Set in Manhattan, this is a story of classic scope in which the characters hunger for love, wrestle with faith and doubt, and struggle to bind themselves to something sacred in the midst of modern chaos.
Deborah Green is a woman of passionate contradictions: a rabbi who craves faith and goodness while wrestling with her own doubts and desires. Her life changes when she visits the hospital room of Henry Friedman, an older man who has attempted suicide. His parents were murdered in the Holocaust when he was a child, and all his life he has struggled with painful questions. Can happiness come after such loss or does the very wish profane the dead? Can religious promises ever be fulfilled?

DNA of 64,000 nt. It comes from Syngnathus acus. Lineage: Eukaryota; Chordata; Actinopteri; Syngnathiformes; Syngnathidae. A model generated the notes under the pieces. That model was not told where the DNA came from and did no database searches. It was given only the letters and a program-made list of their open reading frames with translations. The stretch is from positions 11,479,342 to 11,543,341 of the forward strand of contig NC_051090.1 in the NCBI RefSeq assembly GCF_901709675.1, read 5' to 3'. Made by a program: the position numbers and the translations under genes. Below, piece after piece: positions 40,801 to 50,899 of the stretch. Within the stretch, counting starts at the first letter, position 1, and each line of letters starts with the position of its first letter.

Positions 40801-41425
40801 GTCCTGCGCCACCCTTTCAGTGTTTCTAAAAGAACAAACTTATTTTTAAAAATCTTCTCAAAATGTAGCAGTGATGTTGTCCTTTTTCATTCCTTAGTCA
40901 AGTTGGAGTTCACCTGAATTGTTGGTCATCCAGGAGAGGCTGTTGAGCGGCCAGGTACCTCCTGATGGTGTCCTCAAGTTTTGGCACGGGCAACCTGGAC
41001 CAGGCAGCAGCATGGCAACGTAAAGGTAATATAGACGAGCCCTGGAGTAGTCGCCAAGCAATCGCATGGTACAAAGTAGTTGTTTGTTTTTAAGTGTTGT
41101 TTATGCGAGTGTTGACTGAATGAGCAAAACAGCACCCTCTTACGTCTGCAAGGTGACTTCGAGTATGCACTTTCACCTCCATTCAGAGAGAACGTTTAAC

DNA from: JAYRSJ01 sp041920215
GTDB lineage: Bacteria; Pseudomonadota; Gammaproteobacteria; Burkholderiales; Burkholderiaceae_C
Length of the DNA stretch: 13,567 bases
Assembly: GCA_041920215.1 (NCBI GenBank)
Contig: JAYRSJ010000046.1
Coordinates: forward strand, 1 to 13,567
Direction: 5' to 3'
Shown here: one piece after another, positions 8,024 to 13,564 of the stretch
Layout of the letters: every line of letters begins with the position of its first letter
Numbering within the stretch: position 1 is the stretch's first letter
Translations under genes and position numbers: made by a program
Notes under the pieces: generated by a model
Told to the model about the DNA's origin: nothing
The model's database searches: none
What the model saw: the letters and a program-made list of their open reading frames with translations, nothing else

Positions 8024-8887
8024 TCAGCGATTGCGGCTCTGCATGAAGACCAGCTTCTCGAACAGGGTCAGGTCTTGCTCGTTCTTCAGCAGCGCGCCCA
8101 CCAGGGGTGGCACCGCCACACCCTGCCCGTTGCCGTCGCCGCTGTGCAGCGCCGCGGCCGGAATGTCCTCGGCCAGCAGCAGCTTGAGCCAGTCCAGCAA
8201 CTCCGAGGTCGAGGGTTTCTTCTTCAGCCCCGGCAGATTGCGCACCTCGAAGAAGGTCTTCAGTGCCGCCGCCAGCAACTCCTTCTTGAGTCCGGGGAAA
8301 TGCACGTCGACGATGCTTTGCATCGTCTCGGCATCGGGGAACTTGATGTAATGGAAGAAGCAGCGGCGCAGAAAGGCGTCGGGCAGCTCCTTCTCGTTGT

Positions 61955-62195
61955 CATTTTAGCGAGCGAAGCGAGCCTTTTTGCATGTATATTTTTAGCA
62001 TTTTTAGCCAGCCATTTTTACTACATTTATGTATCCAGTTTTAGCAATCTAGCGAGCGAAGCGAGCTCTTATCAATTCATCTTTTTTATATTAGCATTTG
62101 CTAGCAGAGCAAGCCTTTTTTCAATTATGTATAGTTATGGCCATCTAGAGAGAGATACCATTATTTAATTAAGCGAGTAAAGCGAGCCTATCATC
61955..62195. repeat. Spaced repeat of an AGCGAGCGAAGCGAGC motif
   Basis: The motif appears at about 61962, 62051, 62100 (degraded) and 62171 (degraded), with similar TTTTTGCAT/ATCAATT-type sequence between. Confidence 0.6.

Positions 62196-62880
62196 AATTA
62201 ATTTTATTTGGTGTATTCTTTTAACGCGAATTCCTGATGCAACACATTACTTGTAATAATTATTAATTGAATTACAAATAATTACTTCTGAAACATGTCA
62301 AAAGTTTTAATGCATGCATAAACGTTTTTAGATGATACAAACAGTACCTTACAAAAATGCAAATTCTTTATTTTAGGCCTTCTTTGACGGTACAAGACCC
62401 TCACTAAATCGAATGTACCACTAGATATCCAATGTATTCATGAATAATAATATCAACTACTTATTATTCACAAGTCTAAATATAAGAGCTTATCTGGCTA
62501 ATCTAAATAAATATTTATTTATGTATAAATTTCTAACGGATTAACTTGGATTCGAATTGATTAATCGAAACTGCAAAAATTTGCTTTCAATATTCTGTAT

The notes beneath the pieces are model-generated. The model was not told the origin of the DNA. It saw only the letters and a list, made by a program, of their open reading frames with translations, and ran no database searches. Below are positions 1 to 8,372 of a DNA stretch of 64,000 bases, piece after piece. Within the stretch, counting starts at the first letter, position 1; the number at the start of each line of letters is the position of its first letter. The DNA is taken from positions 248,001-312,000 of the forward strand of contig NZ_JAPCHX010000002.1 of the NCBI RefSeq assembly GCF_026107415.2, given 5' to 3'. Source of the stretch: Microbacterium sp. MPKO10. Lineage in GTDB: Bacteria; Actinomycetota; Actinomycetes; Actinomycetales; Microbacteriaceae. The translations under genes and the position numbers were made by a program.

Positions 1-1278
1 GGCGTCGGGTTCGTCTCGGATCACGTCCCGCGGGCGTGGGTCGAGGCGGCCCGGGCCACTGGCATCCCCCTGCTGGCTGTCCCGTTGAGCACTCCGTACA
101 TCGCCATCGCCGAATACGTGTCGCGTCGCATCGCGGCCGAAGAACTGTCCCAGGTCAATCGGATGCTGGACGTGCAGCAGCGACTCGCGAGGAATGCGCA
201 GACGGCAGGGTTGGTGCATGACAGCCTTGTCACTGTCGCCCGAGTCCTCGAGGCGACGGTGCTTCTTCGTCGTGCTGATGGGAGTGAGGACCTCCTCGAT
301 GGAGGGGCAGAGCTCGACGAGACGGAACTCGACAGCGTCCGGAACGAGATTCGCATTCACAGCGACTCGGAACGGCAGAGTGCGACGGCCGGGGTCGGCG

Deborah's encounter with Henry draws her into his world: his wife, Helen, a photographer fiercely devoted to her husband but frightened by him, too; his son, Lev, a science reporter who left his fiancee at the altar; and Lev's best friend from childhood, Neal, whose life fell apart after a psychotic break.
Joy Comes in the Morning has the amplitude of a 19th-century novel but with a distinctly modern sensibility.